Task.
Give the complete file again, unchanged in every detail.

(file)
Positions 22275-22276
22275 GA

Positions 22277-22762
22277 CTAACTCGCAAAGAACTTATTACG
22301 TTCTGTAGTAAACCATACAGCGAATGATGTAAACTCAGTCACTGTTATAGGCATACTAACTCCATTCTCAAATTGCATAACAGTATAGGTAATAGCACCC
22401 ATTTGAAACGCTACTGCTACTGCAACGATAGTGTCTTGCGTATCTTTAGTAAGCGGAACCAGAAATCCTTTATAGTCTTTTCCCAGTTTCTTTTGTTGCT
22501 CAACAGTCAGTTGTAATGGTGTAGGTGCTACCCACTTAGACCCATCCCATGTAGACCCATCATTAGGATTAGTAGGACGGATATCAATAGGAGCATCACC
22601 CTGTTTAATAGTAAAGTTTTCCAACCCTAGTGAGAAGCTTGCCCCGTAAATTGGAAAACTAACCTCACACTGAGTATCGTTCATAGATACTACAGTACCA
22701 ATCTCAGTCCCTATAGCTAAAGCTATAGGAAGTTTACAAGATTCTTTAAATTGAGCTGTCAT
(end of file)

Positions 22275-22276
22275 GA

Positions 22277-22762
22277 CTAACTCGCAAAGAACTTATTACG
22301 TTCTGTAGTAAACCATACAGCGAATGATGTAAACTCAGTCACTGTTATAGGCATACTAACTCCATTCTCAAATTGCATAACAGTATAGGTAATAGCACCC
22401 ATTTGAAACGCTACTGCTACTGCAACGATAGTGTCTTGCGTATCTTTAGTAAGCGGAACCAGAAATCCTTTATAGTCTTTTCCCAGTTTCTTTTGTTGCT
22501 CAACAGTCAGTTGTAATGGTGTAGGTGCTACCCACTTAGACCCATCCCATGTAGACCCATCATTAGGATTAGTAGGACGGATATCAATAGGAGCATCACC
22601 CTGTTTAATAGTAAAGTTTTCCAACCCTAGTGAGAAGCTTGCCCCGTAAATTGGAAAACTAACCTCACACTGAGTATCGTTCATAGATACTACAGTACCA
22701 ATCTCAGTCCCTATAGCTAAAGCTATAGGAAGTTTACAAGATTCTTTAAATTGAGCTGTCAT